Sixteen years ago on September 20, I was with the Australian Army's 3rd Brigade, the Townsville-based ready Deployment Force. We were some of the first soldiers to land in Dili, East Timor as part of the INTERFET mission.
We were sent in to restore peace in the wake of the Indonesian-led violence that engulfed the country following the historic ballot for independence.
Like the beginning of any mission, it was tense. There was a lot of apprehension about how things might unfold. But it was also an optimistic mission and my conviction that it was a just mission was rock solid. The Australian government had finally reversed a decades-long policy of callous disregard to the plight of the Timorese. This was Australia standing up and doing the right thing to help out our friends in the region.
It's not an overstatement to say I was profoundly proud of Australia's role at the time. It seemed to capture the notion of "a fair go" that my country so embraces.
In the years that followed however, I began to ask myself, was our government's motivation as pure as it would have us believe?
Were we in East Timor to selflessly end the bloodshed? Could it be that we were also eying off East Timor's vast oil and gas reserves?
East Timor's oil had long been Australia's weakness when it came to its unprincipled policies towards its small neighbour during the 1970s and '80s, but I had hoped the intervention was the beginning of a new chapter.
My doubts started growing in March 2002 - just two month's before East Timor would finally become an independent nation - when Australia withdrew its recognition of the maritime boundary jurisdiction of the International Court of Justice.
Why is Australia walking away from the independent umpire that helps settle disputes arising about maritime boundaries, I thought to myself. Unfortunately the answer became clear.
Through some very lopsided negotiations, in which the Australian government took a hard-nosed - some would call belligerent - approach, Australia managed to short-change East Timor out of billions of dollars of government revenue. It refused to set maritime boundaries with East Timor and instead cornered Timor into a series of dodgy "temporary resource sharing agreements".
I felt betrayed. It was as if we had stepped in to chase off a schoolyard bully, but were now stealing the victim's lunch money.
I didn't like it. I joined with other concerned Australians in a grassroots campaign calling for our government to give East Timor a fair go.
During the "Timor Sea Justice Campaign" in 2006, I had the honour of meeting a number of World War II veterans. They had fought the Japanese in East Timor and explained to me that none of their mates would have lived had it not been for the help they received from the local Timorese.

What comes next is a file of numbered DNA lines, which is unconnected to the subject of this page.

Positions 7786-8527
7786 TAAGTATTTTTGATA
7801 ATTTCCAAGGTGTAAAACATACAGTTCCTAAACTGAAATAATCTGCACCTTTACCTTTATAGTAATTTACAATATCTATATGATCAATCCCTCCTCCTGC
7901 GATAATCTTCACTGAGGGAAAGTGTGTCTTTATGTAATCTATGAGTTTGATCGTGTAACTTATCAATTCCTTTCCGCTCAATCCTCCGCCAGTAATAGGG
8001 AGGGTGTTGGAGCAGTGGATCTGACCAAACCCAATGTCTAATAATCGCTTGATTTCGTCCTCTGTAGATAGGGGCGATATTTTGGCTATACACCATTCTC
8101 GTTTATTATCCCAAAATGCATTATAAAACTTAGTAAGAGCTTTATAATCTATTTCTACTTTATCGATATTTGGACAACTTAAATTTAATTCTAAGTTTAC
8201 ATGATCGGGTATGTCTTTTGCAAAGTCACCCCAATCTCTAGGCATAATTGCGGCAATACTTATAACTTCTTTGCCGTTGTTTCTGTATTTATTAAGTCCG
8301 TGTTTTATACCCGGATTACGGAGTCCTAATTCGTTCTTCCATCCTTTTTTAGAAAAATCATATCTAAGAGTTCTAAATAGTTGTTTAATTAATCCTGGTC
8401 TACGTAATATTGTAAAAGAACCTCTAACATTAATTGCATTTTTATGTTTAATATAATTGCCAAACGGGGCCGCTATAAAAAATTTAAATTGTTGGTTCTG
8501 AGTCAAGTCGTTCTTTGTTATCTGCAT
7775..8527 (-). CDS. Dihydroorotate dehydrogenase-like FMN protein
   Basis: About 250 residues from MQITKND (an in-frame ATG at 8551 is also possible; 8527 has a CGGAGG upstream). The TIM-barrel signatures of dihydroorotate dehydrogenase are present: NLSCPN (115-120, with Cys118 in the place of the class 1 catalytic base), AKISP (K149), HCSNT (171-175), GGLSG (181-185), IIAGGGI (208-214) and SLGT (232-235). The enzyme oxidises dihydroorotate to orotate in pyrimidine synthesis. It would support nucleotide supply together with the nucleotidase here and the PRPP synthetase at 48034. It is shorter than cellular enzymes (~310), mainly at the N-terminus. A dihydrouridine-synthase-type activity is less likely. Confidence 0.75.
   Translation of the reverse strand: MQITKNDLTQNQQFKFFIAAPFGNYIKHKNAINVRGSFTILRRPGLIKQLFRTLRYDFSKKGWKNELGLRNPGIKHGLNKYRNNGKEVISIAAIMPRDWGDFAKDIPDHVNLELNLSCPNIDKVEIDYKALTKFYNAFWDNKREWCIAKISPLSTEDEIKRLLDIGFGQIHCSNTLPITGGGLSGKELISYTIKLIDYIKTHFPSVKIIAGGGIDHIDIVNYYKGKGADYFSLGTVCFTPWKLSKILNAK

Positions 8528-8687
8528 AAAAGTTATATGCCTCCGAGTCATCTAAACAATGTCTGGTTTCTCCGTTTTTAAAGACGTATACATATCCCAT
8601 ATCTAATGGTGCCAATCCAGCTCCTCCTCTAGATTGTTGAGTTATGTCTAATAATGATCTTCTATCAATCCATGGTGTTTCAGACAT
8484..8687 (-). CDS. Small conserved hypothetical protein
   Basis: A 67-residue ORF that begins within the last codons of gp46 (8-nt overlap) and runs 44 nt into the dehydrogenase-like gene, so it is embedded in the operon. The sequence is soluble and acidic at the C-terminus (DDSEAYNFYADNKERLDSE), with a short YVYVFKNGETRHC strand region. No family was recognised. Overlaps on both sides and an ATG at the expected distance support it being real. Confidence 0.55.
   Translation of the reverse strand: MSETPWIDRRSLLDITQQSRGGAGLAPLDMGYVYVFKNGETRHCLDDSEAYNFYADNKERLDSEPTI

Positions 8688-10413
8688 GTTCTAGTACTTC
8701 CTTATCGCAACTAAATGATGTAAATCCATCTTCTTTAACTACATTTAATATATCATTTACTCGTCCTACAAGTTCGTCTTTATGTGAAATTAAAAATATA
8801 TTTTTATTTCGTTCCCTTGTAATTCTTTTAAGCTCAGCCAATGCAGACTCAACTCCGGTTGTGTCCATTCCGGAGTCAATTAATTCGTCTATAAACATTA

They too were angry by our government's betrayal and in television ads funded by businessman, Ian Melrose, the Diggers said they'd prefer if prime minister John Howard didn't attend their ANZAC day parade.
Even though permanent maritime boundaries still have not been established, I believe the campaign contributed to the fact that East Timor was eventually offered a larger share of the $40 billion Greater Sunrise gas field.
But even this has now been tarnished.
Two years back, an Australian whistleblower spy came forward alleging that Australia had bugged East Timor's cabinet room during the negotiations. As such, East Timor took steps to have that particular treaty nullified arguing that it was not signed in good faith. In response, ASIO raided the offices of the lawyers representing East Timor and seized the whistleblower's passport.
Sixteen years ago I thought INTERFET would have a great and lasting legacy in East Timor, but today I'm concerned the greed of successive Australian governments and big oil companies is slowly but surely eroding the goodwill that the Australian Defence Force soldiers I served with helped to create.
If the Australian government wants me to believe Australia went into East Timor to help them transition to independence - it needs to prove it.
It needs to finish the job that John Howard supposedly began. It needs to draw the line and set permanent maritime boundaries with East Timor so our neighbours can benefit from the natural resources that they are entitled to.
In situations such as this one, international law calls for a "median line" solution. This simply means drawing a line half way between the two coastlines. It's fair and simple.
If an oil or gas field is located closer to East Timor then it should belong to East Timor. The Timorese fought for 25 years for their independence. They don't want or need our charity, they simply want what is theirs by law.
I urge our Prime Minister, Malcolm Turnbull, to resubmit Australia to the maritime boundary jurisdiction of the International Court of Justice and sit down with his Timorese counterpart and finish the job that we began in 1999 - draw the line.
Chip Henriss served as a commissioned officer in the Australian Regular Army and Army Reserve between 1991 and 2001. He is a member of the Timor Sea Justice Campaign which is on Twitter @TimorSeaJustice.
Sabtu, 08 April 2017
Sabtu, 08 April 2017
Jum`at, 07 April 2017